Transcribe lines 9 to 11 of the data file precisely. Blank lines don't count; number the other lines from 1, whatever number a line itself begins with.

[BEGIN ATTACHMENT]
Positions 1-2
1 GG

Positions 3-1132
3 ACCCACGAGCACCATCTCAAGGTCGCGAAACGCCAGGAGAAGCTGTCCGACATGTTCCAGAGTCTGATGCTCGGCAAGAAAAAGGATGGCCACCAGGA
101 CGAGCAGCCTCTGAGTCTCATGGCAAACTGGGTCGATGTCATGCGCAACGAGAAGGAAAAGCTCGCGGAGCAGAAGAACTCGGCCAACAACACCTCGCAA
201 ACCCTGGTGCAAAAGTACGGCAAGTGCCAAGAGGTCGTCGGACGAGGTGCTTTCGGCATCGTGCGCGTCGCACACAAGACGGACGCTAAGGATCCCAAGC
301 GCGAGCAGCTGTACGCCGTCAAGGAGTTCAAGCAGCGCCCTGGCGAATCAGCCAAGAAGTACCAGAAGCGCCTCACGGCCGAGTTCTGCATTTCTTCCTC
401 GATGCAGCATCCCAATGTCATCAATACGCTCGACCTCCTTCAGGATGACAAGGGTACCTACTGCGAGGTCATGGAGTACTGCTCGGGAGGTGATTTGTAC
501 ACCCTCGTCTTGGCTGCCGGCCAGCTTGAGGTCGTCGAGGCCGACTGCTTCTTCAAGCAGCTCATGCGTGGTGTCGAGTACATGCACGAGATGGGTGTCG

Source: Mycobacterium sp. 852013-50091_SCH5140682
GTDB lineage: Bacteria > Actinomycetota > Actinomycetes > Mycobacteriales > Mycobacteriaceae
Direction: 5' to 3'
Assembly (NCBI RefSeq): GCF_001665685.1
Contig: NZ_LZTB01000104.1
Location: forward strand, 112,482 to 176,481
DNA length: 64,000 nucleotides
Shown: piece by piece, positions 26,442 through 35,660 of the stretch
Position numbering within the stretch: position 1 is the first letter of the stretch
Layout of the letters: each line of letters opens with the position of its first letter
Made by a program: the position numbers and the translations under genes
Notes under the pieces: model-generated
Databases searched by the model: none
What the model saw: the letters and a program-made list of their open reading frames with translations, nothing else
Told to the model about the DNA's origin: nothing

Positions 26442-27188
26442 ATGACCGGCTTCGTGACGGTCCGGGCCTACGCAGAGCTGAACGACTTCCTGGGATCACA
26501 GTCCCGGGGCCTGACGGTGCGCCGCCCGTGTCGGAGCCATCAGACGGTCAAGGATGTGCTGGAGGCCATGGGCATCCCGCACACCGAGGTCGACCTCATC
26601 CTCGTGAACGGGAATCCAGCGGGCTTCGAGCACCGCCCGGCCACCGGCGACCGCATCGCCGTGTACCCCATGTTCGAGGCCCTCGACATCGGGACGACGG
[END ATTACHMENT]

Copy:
501 ACCCTCGTCTTGGCTGCCGGCCAGCTTGAGGTCGTCGAGGCCGACTGCTTCTTCAAGCAGCTCATGCGTGGTGTCGAGTACATGCACGAGATGGGTGTCG

Source: Mycobacterium sp. 852013-50091_SCH5140682
GTDB lineage: Bacteria > Actinomycetota > Actinomycetes > Mycobacteriales > Mycobacteriaceae